Wednesday, May 29, 2024


Where your horizon expands every day.


“The US Congress experienced a tumultuous week, with a government shutdown adding to the chaos.”

Democratic Congressman Jamaal Bowman has never experienced a situation like the one this week: “Not in real life – only in movies. It’s unbelievable.”

It’s a common saying that Congress is plagued by dysfunction. However, as Sunday’s possible shutdown approaches, both the House and Senate are experiencing a dramatic display of problems.

The Republican-led House has not succeeded in approving a budget. Speaker Kevin McCarthy is constantly under pressure from the conservative side and has recently initiated an impeachment investigation, which has been criticized by some of its own members for a poorly executed first hearing.

The Democratic-controlled Senate is facing multiple challenges, not just the obstruction of military promotions. These include the passing of a spending bill while dealing with the loss of one member, Dianne Feinstein, and the legal charges against another, Bob Menendez. On top of that, two more Democrats are unable to participate due to Covid. Meanwhile, Senator Rand Paul (R-Ky.) is threatening to utilize parliamentary tactics to cause a brief government shutdown once again.

Senator Joe Manchin (D-W.Va.) expressed concern over the loss of Senator Feinstein and the potential shutdown, stating that life is valuable and a shutdown on top of that would be terrible. He also questioned how he would be able to justify to people not being able to do their job.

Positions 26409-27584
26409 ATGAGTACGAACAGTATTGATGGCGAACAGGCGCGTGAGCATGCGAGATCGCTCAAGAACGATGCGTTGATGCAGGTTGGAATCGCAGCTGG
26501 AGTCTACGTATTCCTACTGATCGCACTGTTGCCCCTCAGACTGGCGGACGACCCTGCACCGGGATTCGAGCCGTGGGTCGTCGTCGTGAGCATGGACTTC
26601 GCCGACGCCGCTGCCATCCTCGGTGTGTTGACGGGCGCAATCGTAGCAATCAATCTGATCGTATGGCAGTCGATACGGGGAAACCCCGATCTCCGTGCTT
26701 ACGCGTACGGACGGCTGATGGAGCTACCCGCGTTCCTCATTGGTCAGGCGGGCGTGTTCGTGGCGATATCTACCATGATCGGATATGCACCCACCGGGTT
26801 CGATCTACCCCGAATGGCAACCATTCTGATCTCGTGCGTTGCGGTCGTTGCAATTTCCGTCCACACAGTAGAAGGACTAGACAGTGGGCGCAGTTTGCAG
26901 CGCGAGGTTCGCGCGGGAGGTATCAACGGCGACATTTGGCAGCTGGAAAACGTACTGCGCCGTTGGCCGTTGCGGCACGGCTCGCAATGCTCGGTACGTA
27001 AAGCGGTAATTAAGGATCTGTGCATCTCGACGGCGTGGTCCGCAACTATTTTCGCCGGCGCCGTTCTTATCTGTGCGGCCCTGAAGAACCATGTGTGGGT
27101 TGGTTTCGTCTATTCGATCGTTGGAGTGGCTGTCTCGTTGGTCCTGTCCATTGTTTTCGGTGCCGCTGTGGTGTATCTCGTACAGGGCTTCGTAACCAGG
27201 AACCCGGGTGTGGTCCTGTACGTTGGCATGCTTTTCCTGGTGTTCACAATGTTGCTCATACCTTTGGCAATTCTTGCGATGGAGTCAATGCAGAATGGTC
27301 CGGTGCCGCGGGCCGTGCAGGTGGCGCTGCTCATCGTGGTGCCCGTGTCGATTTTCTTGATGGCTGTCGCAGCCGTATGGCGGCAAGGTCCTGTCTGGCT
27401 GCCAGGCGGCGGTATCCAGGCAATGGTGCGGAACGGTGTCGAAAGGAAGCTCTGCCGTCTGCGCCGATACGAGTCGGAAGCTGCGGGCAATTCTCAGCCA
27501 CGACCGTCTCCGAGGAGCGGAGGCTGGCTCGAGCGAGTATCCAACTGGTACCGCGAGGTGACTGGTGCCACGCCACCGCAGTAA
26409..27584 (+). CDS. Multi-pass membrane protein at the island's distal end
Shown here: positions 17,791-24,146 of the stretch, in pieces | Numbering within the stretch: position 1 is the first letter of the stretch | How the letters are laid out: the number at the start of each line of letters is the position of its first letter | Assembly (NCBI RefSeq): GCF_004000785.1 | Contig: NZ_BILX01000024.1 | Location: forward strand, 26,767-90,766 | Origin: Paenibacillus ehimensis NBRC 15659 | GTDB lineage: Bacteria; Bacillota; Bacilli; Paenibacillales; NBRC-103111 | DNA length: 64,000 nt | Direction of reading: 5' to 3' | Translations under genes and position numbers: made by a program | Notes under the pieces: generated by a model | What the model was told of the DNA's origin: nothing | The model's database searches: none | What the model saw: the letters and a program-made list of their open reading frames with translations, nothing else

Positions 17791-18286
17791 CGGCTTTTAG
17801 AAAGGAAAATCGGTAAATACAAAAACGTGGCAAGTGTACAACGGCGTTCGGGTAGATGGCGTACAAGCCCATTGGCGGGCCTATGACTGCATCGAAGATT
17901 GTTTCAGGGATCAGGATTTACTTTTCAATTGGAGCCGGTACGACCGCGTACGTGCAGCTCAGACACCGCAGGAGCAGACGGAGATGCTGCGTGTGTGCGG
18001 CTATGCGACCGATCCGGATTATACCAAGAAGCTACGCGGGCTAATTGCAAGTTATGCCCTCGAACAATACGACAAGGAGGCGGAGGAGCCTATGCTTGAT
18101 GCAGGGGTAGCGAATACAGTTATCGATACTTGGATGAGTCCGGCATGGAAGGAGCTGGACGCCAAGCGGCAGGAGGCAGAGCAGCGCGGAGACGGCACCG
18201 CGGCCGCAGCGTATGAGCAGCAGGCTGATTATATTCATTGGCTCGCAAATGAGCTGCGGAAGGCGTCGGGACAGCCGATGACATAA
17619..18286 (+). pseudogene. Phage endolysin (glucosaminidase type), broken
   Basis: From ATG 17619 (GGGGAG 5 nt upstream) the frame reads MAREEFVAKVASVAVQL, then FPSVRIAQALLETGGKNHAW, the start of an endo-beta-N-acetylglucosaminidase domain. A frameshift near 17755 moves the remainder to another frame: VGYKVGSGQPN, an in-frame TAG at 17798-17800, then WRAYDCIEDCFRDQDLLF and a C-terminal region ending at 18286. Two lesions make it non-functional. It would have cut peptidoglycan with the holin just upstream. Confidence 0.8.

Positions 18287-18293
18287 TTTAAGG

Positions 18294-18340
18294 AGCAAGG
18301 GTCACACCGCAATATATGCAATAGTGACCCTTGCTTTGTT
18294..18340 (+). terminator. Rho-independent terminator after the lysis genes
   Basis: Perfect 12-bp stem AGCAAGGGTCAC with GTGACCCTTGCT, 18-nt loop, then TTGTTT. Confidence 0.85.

As the potential government shutdown looms over Capitol Hill, it may just be a preview of the challenges legislators will face over the next 13 months. With a lot still on their plate, the House is at a standstill as McCarthy faces a significant risk to his position as leader.

Due to the lack of agreement among lawmakers, Congress is facing difficulty in accomplishing much before the 2024 elections. This includes finding a way to end the shutdown, which has caused tension similar to the one between Bill Clinton and Newt Gingrich in the 1990s. Those who were around during that time are drawing parallels to the current situation.

Former Speaker Gingrich admitted to POLITICO that the current small GOP majority is more challenging than when he had control decades ago. He stated that back then, he could tolerate having “five or six idiots.”

Representative John James, a current member of the Republican House from Michigan, referred to the hardliners in his party as the “Clown caucus.”

Representative Darrell Issa, a member of the Republican party from California, has experienced two government funding lapses during his party’s control since the Clinton administration. He expressed the feeling of existential dread surrounding shutdowns, stating that they often start with people believing it is a positive action, but ultimately end with the realization that it was not.

The current issue is not solely related to government funding. Congress will soon neglect its responsibility to address expiring programs, such as the authorization of federal aviation safety enforcement (which has not been renewed since 2011) and flood insurance that benefits millions of individuals.

The most difficult aspect of a shutdown is the potential for active-duty service members to miss their checks in mid-October, which could make this shutdown the first in recent history to impact military pay for all. While Congress has managed to avoid this in previous shutdowns, it has not yet done so this time.

“As soon as that mother out there with her two kids can’t pay the rent, and her husband is in some foreign country fighting for us, that’s when the heat starts to build,” said Rep. Mike Simpson (R-Idaho), one of many in his party who’s resigned to a shutdown.